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Year : 2013  |  Volume : 4  |  Issue : 2  |  Page : 86-89

Regional odontodysplasia: A classical case report

1 Department of Pedodontics and Preventive Dentistry, People's College Of Dental Sciences and Research Centre, Bhopal, Madhya Pradesh, India
2 Private Practitioner, Bhopal, Madhya Pradesh, India

Date of Web Publication22-Oct-2013

Correspondence Address:
Ritika Malhotra
Department of Pedodontics and Preventive Dentistry, People's College of Dental Sciences and Research Centre, Bhopal - 462 037, Madhya Pradesh
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Source of Support: None, Conflict of Interest: None

DOI: 10.4103/0976-433X.120186

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Regional odontodysplasia (RO) is an uncommon developmental anomaly affecting a localized area of the dentition; which presents with distinctive clinical and radiographical findings. Clinically, the affected teeth are often grossly hypoplastic with abnormal morphology. They often tend to develop abscess soon after eruption. Radiographically, they have a typical "ghost-like" appearance. Although extractions are often required, in some milder cases the teeth may be retained for a long period. The treatment plan should be based on the degree of involvement as well as functional and esthetic needs in each case. This article describes a classical report of a 3.5-year-old female with RO.

Keywords: Ghost teeth, localized arrested tooth development, regional odontodysplasia

How to cite this article:
Malhotra R, Singla S, Shashikiran N D, Verma A. Regional odontodysplasia: A classical case report. SRM J Res Dent Sci 2013;4:86-9

How to cite this URL:
Malhotra R, Singla S, Shashikiran N D, Verma A. Regional odontodysplasia: A classical case report. SRM J Res Dent Sci [serial online] 2013 [cited 2023 Mar 20];4:86-9. Available from:

  Introduction Top

Regional odontodysplasia (RO) is an unusual, localized, nonhereditary developmental anomaly affecting the ectodermal and mesodermal dental components. The condition was first published by McCall et al., in 1947 [1] under the name of "arrested tooth development"; and the term "odontodysplasia" was coined by Zegarelli et al., in 1963. [2] Since it is commonly found to be affecting only a segment of the jaw, it was prefixed with the word "regional" by Crawford [3] ; and thus, RO became an accepted terminology. The other terms which can interchangeably be used with this condition are "ghost teeth", [4] "odontogenesis imperfecta", [5] "localized arrested tooth development", [3] "unilateral dental malformation", "amelogenesis imperfecta", [5] "non-herediteria segmentalis", and "familial amelodentinal dysplasia". [6]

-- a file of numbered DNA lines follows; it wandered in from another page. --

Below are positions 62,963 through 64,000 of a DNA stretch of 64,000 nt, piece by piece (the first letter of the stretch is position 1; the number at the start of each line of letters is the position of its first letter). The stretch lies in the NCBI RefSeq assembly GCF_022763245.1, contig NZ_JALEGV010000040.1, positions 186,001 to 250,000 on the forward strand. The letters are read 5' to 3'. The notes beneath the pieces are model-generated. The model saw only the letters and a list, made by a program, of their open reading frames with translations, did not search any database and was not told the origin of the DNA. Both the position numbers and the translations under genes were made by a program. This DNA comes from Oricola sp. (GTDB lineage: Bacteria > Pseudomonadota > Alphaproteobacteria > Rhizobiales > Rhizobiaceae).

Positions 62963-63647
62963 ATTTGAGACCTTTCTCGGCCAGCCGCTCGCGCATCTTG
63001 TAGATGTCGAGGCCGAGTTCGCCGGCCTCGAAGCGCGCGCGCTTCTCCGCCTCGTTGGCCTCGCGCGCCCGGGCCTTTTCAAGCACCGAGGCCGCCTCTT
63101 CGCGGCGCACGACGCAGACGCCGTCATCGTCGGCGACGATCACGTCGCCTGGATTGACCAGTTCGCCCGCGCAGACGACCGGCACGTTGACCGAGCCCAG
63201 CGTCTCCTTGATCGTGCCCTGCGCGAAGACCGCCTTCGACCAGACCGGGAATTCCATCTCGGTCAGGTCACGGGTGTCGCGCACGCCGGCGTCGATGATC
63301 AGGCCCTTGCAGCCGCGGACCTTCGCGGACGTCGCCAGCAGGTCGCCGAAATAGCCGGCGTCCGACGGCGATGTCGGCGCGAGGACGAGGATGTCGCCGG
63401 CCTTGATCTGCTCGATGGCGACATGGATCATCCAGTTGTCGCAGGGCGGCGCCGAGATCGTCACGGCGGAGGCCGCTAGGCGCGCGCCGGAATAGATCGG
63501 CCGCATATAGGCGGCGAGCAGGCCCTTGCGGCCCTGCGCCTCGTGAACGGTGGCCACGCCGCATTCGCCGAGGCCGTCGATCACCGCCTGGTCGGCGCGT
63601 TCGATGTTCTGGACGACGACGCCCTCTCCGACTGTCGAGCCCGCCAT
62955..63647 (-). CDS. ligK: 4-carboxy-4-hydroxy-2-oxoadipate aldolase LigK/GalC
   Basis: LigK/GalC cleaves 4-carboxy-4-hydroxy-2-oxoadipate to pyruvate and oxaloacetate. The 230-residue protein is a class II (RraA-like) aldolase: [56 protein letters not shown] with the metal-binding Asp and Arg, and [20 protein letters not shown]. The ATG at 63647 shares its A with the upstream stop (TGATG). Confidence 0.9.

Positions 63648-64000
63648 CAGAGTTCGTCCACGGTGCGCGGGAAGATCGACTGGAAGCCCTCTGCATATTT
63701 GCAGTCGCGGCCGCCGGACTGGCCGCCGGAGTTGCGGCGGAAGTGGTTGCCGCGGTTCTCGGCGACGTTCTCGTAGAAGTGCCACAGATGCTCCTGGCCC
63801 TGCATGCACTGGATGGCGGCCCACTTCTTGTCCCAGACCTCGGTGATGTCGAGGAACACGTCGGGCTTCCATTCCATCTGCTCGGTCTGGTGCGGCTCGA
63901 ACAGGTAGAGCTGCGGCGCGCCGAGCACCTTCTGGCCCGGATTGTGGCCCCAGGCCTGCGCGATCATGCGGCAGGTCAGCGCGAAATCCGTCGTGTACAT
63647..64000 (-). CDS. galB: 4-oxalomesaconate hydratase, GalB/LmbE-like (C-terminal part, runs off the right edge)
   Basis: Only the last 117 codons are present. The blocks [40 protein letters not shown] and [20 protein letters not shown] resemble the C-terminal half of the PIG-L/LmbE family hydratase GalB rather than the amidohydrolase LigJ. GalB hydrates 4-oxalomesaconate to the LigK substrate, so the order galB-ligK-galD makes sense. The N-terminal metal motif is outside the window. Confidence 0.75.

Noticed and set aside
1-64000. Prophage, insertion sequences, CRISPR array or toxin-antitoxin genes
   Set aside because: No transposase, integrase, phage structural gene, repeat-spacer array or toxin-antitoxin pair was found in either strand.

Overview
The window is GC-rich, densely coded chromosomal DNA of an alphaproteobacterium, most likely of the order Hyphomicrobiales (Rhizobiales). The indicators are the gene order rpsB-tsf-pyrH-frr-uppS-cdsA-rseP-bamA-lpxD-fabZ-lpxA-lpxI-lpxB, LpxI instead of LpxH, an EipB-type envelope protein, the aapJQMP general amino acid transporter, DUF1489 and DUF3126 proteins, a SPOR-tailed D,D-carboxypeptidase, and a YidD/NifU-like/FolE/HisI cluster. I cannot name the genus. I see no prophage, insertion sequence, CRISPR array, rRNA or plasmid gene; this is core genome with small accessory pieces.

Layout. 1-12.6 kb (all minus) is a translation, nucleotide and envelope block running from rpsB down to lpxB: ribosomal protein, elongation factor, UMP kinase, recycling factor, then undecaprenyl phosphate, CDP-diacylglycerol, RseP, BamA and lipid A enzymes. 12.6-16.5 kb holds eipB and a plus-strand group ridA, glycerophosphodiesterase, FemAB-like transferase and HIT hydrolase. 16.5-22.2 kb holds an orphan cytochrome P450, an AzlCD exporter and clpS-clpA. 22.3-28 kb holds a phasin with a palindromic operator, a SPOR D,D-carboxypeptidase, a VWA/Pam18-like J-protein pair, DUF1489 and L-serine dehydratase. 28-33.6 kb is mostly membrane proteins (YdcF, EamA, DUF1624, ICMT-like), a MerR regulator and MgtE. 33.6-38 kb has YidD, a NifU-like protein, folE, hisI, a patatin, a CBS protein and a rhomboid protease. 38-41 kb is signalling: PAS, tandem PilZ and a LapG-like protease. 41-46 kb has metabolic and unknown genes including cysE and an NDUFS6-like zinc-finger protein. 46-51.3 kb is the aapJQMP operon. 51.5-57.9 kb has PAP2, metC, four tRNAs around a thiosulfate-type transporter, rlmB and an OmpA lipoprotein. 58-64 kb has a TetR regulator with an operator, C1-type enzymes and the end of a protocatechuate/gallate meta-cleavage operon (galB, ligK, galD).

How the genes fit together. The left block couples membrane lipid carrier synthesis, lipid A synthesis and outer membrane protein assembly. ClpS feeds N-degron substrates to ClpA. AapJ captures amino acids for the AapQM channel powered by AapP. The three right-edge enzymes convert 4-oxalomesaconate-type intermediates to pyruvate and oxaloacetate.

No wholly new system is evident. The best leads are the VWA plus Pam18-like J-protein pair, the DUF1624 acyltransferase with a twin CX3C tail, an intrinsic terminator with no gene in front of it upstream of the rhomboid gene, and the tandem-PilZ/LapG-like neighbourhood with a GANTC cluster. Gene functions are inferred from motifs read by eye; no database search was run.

Although genetic predisposition has been reported, [7] but the precise etiology of the condition has not been explained. Suggested etiological factors include somatic mutations affecting the dental lamina, localized trauma during pregnancy, forceps delivery, vascular disorders, pharmacological treatments during pregnancy, local or systemic viral infection, local traumas, nutritional or metabolic deficits, radiation, hyperpyrexia, local ischemia, and Rh incompatibility. [2],[3],[4],[7],[8],[9]

Though both the jaws may be affected; there is a 2:1 predilection of maxilla over mandible. [3] It is usually unilateral, with common involvement of anterior region. The anomaly is seen to affect both primary and permanent dentitions, which is usually apparent in one of the jaw and mostly in one quadrant.

The condition presents with a classical clinical, radiographic, and histological findings. Clinically, the abnormality involves the dental hard tissues derived from both the epithelial (enamel) and mesenchymal (dentine and cementum) components of tooth forming apparatus. Owing to which, the tooth is hypoplastic and hypocalcified, giving a typical yellow or yellowish-brown appearance to the enamel, and an abnormal morphology. [10] A frequent finding of RO is the presence of gingival swelling, periapical infections, and abscesses even in the absence of caries. [11],[12] Radiographically, a marked reduction in the radiodensity of the enamel and dentine can be seen, which leads to a poor contrast between them. Classically, a "ghost-like appearance" [13] (thus the name ghost teeth) of the teeth is observed. These teeth present with a shorter appearance, wide open apices, and a large pulp chamber. Histologically, the dental hard tissues are characterized as hypocalcified. Enamel prisms are irregularly distributed, with aprismatic and degenerative hypocalcified areas. [9] There is a marked reduction in the dentinal tubules, and areas of clefts can be seen within them. The pulp and dental follicle may contain calcifications of varying degrees. [14]

This paper reports a case of RO with its classical appearance clinically and radiographically.

  Case Report Top